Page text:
A feedback topology shall be proposed that allows the straightforward inclusion of the output filter into the feedback loop. It can be adapted to high- or low- Q output filters equally well. It is not restricted to either self-oscillating or carrier – based modulator topologies. One advantage is that the slew-rate requirements on the operational-amplifiers used for the proposed topology are quite relaxed since they are not forced to handle fast transients. Another advantage is that the feedback branch is based on resistors only.
"
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Last edited by Reactance; 25th September 2018 at 09:00 PM.
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Old 26th September 2018, 07:45 AM   #4
TroelsM is offline TroelsM  Denmark
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Thanks for the feedback. That PDF may be a good starting point.

TroelsM
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Old 26th September 2018, 08:11 AM   #5
kartino is offline kartino  Indonesia
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Good feedback = less load dependant
From there then of course post filter feedback is better
But why less design use it?
The answer is because it need very good design compared with prefilter feedback because post filter feedback deals with a mV signal comparator which is not easy to create a good shape of triangle signal at very low voltage.

Post filter is straight forward take square output changed to triangle which can be very easy to get a good triangle shape. This is the good advantage. But it has less achurate because this feedback does not include LPF filter.

I am not PHD and this is just my opinion.
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Old 28th September 2018, 06:32 AM   #6
luka is offline luka  Slovenia
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Class D feedback and stability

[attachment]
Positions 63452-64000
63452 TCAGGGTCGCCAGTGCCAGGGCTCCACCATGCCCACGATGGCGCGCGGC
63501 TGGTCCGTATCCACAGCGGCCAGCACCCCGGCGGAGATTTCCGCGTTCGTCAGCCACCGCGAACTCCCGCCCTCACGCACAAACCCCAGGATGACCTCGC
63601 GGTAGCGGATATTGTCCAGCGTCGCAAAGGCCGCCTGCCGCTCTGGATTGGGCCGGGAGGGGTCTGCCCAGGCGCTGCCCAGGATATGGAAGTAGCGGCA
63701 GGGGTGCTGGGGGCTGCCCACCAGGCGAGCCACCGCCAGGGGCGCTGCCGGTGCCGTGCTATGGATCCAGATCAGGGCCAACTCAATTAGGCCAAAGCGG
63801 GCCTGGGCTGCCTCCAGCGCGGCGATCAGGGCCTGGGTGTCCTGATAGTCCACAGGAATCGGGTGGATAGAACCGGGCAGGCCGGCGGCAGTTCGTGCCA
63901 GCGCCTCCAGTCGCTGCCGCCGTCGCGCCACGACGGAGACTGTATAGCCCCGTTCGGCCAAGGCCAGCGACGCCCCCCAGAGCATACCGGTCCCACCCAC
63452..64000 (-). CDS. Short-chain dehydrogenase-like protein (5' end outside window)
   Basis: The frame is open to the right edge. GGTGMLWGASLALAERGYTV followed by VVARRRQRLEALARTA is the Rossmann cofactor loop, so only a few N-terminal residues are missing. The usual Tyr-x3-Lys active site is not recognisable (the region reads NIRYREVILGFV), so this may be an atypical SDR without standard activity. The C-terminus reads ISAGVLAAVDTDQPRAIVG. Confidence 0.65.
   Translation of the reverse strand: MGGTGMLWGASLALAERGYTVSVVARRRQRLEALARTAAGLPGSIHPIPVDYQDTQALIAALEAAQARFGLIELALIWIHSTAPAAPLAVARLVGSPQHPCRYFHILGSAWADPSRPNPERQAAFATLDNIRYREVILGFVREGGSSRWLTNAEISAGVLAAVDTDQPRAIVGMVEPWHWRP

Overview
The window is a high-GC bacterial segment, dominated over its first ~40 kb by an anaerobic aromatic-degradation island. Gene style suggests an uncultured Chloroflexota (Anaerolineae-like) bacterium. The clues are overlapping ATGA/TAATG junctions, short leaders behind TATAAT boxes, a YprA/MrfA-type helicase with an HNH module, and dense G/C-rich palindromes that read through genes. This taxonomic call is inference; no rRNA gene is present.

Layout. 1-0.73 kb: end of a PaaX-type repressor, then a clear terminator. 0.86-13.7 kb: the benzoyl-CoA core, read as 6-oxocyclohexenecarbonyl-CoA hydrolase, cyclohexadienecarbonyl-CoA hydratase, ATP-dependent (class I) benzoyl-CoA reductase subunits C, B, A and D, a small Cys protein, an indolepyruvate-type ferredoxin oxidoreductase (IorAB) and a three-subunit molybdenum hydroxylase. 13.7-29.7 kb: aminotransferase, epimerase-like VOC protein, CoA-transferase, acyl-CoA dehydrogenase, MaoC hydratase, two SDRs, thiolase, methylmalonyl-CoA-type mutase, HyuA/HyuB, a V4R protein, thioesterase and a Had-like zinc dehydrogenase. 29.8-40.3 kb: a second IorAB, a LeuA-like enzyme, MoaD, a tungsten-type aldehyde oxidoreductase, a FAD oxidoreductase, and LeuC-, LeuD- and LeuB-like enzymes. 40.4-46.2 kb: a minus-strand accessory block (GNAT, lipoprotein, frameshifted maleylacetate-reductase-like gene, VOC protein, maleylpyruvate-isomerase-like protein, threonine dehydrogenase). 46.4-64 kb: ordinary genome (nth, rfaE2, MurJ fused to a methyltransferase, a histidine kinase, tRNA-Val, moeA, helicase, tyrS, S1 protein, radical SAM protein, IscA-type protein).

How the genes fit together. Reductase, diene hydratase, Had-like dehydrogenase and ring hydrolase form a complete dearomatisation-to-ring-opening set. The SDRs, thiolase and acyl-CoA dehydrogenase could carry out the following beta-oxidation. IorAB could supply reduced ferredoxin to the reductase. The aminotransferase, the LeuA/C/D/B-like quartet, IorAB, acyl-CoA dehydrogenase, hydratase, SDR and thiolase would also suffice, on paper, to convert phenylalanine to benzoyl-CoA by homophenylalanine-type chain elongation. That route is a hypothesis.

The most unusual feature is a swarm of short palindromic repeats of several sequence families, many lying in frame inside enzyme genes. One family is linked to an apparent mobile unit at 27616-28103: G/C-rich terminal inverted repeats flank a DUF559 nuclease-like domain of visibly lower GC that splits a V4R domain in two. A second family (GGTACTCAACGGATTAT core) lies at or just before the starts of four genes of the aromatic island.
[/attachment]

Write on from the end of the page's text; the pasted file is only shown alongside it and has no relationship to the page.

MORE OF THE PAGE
I think there is a lot of information scattered on this forum alone, but to remember where each information was is difficult to say the least. Chocoholic bigger amp, systemD_2k4 have lot of information. but in general, first you select your "type", how amp will work. Here you have clocked, ucd, hysteresis,... design. For each you need to know, what their +'s and -'s are.
But in the end, the single most important thing is feedback. If you have perfect or imperfect pcb layout, feedback will have to do all the work. But even feedback can do only so much, if stages before it are sloppy. Feedback can do only so much.

I've seen many things can be done, but are far above average diy user, let that be clocked, ucd, hysteresis or any other. Some people look at waveforms and say, what do I need to do, to improve the design. Like have multi-slope ramp to which you compare your sine wave. This will impact how amp will work above some level of signal (line near clipping).

But as I see it, if you would have perfect layout or no component, pcb, wire inductances, capacitances and fets would be perfect switches and there was no input to output delays (or be constant), then your only worry would be (PID) feedback. But even feedbacks are complex, there is not one for everything, you can get lost in only this topic alone